Large eddy simulation of flow past a circular cylinder of low aspect ratio (AR = 1 and 3), spanning subcritical, critical and supercritical regimes, is carried out for 2 × 103 ≤ Re ≤ 4 × 105. The end walls restrict three-dimensionality of the flow. The critical Re for the onset of the critical regime is significantly lower for small aspect ratio cylinders. The evolution of secondary vortex (SV), laminar separation bubble (LSB) and the related transition of boundary layer with Re is investigated. The plateau in the surface pressure due to LSB is modified by the presence of SV. Proper orthogonal decomposition of surface pressure reveals that although the vortex shedding mode is most dominant throughout the Re regime studied, significant energy of the flow lies in a symmetric mode that corresponds to expansion–contraction of the vortex formation region and is responsible for bursts of weak vortex shedding. A triple decomposition of the time signals comprising of contributions from shear layer vortices, von Kármán vortex shedding and low frequency modulation due to the symmetric mode of flow is proposed. A moving average, with appropriate size of window, is utilized to estimate the component due to vortex shedding. It is used to assess the variation, with Re, of strength of vortex shedding as well as its coherence along the span. Weakening of vortex shedding in the high subcritical and critical regime is followed by its rejuvenation in the supercritical regime. Its spanwise correlation is high in the subcritical regime, decreases in the critical regime and improves again in the supercritical regime.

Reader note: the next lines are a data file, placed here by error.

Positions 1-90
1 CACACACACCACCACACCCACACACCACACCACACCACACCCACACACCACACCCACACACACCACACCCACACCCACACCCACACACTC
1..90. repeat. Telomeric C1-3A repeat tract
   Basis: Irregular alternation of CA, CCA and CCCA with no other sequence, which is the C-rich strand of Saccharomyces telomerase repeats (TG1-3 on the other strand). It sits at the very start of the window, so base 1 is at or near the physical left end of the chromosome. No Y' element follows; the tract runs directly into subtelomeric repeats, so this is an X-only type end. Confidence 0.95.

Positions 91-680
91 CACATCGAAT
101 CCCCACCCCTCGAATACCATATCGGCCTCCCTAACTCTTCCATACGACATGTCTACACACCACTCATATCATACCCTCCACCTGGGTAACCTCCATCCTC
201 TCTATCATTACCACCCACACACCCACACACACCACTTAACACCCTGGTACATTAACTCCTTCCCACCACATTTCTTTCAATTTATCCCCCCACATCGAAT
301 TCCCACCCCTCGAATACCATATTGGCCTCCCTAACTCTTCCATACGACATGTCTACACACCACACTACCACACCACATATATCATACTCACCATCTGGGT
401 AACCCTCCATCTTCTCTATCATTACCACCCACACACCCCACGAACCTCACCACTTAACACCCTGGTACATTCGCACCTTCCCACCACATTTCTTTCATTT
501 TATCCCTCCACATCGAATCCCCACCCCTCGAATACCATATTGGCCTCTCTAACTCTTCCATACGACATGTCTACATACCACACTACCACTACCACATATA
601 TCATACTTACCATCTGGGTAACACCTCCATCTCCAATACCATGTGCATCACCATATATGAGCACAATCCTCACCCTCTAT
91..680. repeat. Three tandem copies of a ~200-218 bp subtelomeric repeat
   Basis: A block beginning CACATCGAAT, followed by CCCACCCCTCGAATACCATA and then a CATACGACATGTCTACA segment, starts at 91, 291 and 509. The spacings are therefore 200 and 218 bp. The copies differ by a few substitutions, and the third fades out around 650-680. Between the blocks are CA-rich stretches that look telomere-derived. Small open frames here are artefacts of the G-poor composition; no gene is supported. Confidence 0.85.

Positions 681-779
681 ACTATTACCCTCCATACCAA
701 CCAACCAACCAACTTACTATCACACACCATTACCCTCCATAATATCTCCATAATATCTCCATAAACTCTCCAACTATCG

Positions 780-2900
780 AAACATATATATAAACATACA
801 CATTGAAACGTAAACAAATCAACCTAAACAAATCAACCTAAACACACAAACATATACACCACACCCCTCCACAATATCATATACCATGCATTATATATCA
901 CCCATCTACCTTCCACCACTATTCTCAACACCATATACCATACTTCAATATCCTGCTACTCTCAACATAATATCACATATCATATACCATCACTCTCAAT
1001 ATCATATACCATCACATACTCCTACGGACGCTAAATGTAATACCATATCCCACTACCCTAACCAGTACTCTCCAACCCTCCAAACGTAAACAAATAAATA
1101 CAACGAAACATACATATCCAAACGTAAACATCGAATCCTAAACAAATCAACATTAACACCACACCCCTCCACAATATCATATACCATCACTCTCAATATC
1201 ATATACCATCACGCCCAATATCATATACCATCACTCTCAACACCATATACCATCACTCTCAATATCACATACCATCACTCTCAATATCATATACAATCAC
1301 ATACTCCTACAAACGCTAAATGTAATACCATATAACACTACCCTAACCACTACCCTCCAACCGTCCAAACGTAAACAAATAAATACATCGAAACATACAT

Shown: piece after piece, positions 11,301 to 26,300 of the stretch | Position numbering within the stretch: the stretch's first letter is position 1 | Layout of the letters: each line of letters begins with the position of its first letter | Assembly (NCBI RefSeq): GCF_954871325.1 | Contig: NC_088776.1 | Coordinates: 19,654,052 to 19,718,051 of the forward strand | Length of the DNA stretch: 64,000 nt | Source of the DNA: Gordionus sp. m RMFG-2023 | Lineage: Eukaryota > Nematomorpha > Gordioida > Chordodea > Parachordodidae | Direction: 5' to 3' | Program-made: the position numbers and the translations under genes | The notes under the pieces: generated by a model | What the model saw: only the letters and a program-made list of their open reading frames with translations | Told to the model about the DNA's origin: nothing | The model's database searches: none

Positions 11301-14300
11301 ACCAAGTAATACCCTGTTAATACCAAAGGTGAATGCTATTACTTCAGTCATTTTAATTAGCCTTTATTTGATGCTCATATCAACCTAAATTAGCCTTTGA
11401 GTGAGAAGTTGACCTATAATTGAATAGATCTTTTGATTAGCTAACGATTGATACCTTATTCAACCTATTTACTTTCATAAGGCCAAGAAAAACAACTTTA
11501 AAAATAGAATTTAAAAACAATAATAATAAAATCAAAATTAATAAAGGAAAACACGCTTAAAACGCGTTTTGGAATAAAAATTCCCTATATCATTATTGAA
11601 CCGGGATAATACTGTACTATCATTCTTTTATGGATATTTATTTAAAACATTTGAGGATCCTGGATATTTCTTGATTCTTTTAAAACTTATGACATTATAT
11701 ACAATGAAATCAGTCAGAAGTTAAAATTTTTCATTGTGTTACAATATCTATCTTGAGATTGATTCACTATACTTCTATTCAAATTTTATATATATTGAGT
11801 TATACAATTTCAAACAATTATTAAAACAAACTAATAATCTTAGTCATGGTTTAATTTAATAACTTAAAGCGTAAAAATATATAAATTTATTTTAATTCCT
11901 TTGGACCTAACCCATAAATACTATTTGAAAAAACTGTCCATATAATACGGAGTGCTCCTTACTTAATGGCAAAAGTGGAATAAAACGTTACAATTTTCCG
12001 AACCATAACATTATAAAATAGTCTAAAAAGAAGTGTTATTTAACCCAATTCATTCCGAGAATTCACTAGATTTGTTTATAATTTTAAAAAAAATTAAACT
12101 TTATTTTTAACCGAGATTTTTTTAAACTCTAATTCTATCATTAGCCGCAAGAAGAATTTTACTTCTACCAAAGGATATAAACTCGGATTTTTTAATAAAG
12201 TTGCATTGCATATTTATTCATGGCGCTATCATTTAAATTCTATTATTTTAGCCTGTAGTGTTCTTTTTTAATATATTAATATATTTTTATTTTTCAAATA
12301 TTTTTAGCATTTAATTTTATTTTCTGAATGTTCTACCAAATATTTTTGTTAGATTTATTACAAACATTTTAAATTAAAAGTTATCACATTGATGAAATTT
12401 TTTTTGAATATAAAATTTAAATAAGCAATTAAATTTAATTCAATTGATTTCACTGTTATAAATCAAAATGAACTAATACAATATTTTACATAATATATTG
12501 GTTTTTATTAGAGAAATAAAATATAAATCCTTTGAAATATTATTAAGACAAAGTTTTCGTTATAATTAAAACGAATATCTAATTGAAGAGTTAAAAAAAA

Bibliographical noteKAUST Repository Item: Exported on 2021-11-20
Acknowledgements: The authors acknowledge the use of the High Performance Computational (HPC) facility at Indian Institute of Technology Kanpur (IITK), Cray XC-40, Shaheen, at King Abdullah University of Science and Technology (KAUST), Saudi Arabia, and National PARAM Supercomputing Facility (NPSF) at the Centre of Development of Advanced Computing (C-DAC), Pune, India. The authors would like to thank Professor R. Samtaney of KAUST for his help with access to the computational facility at KAUST. The HPC facility at IITK was established with the assistance of Department of Science and Technology (DST), India. The authors would like to thank Mr M. Furquan and Mr A. Desai for their help in carrying out POD. The authors are grateful to the reviewers for their insightful suggestions and inputs towards the improvement of this paper.
This publication acknowledges KAUST support, but has no KAUST affiliated authors.
ASJC Scopus subject areas
- Mechanics of Materials
- Mechanical Engineering
- Condensed Matter Physics